I realized this morning that I needed to go out to fill a few birdfeeders sometime today so, when I came in from the Y, I changed into my better boots, strapped on my snowshoes and went out to fill things up. Today's feeder filling went worlds better than last week's slog through knee-deep snow. As you can see I sunk about 4 inches, not 14, so getting around to the feeders was a snap. And I was surprised at how much taller I was, or maybe the birdfeeder crooks got shorter. Instead of reaching up and peering over the edge to fill the platform feeder, I looked down upon it which made filling it much simpler. And it isn't cold enough for my gloves to freeze to my fingers.
It was a bird day. First thing I heard knocking and saw that the male Downy Woodpecker was having his breakfast at the seed wreath.
Then heralded by his raucous squawk the Bluejay swooped in to grab a suet pellet from the platform feeder...
followed by the Red-Bellied Woodpecker. As soon as I'd refilled that platform feeder a Nuthatch showed up too. These last two are why I invest in suet pellets and dried mealworms. Not all birds are attracted to seeds and I hope to plant a couple native berry-bearing bushes this summer to attract more.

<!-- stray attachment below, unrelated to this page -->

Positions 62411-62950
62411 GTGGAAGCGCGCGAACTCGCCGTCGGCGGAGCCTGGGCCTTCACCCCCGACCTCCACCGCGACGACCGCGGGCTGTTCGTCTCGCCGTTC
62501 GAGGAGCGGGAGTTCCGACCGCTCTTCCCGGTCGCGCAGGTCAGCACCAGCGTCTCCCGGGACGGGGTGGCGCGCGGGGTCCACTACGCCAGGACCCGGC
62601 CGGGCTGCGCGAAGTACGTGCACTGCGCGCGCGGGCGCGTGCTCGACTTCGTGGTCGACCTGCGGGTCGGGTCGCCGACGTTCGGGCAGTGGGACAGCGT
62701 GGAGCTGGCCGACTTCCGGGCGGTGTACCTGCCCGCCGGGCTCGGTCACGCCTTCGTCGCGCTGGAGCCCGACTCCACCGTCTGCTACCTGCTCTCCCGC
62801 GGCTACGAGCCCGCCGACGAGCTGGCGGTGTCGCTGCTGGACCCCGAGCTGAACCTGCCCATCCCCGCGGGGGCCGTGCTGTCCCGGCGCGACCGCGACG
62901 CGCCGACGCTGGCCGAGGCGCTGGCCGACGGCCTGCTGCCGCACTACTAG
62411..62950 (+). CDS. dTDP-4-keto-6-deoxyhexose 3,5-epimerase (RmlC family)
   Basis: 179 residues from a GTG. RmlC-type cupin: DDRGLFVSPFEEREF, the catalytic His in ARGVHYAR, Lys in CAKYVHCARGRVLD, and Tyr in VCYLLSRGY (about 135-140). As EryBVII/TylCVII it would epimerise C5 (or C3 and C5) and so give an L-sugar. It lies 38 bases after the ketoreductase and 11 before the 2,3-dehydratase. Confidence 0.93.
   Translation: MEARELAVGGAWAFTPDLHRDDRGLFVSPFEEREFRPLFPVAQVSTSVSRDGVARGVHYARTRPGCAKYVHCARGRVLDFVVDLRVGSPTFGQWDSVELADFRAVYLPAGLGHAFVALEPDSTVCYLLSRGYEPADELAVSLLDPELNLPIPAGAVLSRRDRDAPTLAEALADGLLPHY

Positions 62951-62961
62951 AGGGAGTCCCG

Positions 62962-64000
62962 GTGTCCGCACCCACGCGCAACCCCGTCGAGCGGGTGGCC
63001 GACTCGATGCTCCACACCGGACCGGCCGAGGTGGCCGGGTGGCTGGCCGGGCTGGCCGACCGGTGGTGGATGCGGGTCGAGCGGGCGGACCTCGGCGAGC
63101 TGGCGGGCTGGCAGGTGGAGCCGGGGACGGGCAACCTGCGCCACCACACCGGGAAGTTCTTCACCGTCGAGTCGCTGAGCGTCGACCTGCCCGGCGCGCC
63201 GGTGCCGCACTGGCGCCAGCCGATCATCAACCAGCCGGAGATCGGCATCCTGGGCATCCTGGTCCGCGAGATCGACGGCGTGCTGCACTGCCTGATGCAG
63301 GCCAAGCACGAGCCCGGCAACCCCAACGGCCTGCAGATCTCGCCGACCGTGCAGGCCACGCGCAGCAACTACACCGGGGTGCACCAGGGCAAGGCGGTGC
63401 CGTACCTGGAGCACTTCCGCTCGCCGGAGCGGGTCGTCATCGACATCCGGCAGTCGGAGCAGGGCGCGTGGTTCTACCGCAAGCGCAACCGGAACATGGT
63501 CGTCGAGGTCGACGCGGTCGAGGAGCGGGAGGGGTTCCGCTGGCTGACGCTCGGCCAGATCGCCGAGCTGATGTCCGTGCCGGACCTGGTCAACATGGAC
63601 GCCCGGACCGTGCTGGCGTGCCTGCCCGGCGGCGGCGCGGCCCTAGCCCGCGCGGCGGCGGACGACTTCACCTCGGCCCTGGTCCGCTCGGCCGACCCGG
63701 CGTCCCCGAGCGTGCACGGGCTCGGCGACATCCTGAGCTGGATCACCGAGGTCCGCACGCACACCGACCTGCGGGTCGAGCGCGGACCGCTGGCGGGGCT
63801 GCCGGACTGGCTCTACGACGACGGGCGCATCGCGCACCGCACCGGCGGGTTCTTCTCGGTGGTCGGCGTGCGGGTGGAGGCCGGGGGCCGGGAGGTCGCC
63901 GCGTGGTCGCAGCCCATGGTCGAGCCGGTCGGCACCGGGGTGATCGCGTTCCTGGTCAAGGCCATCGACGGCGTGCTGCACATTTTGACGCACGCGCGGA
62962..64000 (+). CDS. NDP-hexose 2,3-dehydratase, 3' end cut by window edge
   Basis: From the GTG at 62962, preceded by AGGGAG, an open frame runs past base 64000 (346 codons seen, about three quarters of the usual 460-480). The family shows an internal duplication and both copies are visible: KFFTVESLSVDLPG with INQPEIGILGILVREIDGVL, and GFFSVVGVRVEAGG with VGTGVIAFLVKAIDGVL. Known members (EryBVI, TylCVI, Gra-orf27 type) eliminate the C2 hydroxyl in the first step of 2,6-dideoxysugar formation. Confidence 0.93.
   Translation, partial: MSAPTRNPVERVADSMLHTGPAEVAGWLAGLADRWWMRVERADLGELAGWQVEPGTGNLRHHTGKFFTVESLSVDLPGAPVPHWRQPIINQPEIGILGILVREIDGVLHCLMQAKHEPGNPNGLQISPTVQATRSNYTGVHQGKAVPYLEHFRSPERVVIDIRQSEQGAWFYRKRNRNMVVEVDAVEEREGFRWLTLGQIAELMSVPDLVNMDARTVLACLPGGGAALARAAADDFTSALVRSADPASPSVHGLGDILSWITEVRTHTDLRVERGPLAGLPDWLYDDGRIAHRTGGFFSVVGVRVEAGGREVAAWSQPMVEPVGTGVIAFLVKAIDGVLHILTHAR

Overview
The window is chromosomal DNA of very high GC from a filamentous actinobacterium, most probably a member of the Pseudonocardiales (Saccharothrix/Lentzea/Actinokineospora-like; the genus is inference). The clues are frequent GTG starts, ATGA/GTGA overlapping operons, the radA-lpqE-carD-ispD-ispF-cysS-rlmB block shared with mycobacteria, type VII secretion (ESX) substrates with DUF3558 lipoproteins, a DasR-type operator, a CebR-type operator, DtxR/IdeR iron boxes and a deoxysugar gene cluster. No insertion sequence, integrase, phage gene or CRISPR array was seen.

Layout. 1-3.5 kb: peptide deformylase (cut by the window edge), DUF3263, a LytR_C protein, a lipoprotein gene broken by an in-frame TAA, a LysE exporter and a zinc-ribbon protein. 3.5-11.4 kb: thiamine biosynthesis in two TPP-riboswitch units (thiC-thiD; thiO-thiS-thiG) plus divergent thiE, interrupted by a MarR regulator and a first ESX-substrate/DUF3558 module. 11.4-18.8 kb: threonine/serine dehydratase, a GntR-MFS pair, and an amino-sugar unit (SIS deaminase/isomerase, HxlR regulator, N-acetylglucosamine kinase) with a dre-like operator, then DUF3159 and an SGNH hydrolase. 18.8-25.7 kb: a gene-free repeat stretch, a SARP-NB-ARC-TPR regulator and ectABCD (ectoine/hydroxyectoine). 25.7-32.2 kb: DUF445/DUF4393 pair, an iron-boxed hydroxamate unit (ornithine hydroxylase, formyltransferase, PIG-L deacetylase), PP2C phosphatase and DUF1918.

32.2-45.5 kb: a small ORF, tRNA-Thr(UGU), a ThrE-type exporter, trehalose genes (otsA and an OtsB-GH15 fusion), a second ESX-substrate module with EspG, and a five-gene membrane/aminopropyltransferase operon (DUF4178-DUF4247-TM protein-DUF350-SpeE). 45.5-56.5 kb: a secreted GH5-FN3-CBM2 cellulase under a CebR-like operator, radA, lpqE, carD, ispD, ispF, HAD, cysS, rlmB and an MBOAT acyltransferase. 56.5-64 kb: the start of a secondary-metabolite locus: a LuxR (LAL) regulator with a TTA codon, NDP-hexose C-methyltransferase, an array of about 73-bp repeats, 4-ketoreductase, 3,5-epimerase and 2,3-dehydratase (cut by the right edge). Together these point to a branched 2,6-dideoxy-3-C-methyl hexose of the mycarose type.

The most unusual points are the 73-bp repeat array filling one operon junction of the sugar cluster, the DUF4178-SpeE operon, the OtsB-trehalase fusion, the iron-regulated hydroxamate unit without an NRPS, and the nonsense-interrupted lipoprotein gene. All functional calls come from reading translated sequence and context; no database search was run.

Tonight I added an inch or so to the foot of the Zauber Campfire sock. I need about 3 more inches of foot before I add waste yarn and plunge on to the second Afterthought Everything sock.
My session with the trainer was just as I predicted--hot, sweaty, and humbling. Most of the things I could do but a couple of them that involved my left ankle being strong and supportive needed some modification. I'd like to continue but at $30/session it's a little pricey. Maybe they'll have a sale. I popped a couple Tylenol when I got home and I'll definitely be having more for a bedtime snack. Hopefully my ankle will start getting stronger. My balance is much better since I've started.
28 February--Tropical Obsession.
From the sea, the land looked almost flat. No gentle hills or rises marred the symmetry of the island. It looked like a stack of very thin pancakes. The dark gray, greenish black of the ironshore rocks were the bottom layer, battered and scored by the relentless waves. Then came the pale bleached coral rubble, tossed with abandon into drifts imitating snow. On top of the island pancake were the stunted trees and the tall candle cactus that played host to the fruit bats and the little lorikeets that flew in green, squawking pairs ahead of any cars driving down the lonely straight blacktop road that traversed that end of the island. Not the most inviting island view but a nice change from the unrelenting blue of the sea.
Today's toss was Durwood's briefcase from his hypnosis practice that closed in 1993. Did I mention that he didn't ever want to throw things away? I put the papers in the recycling bin, the binders in the trash, and the case in the car to be donated. What treasures will turn up tomorrow?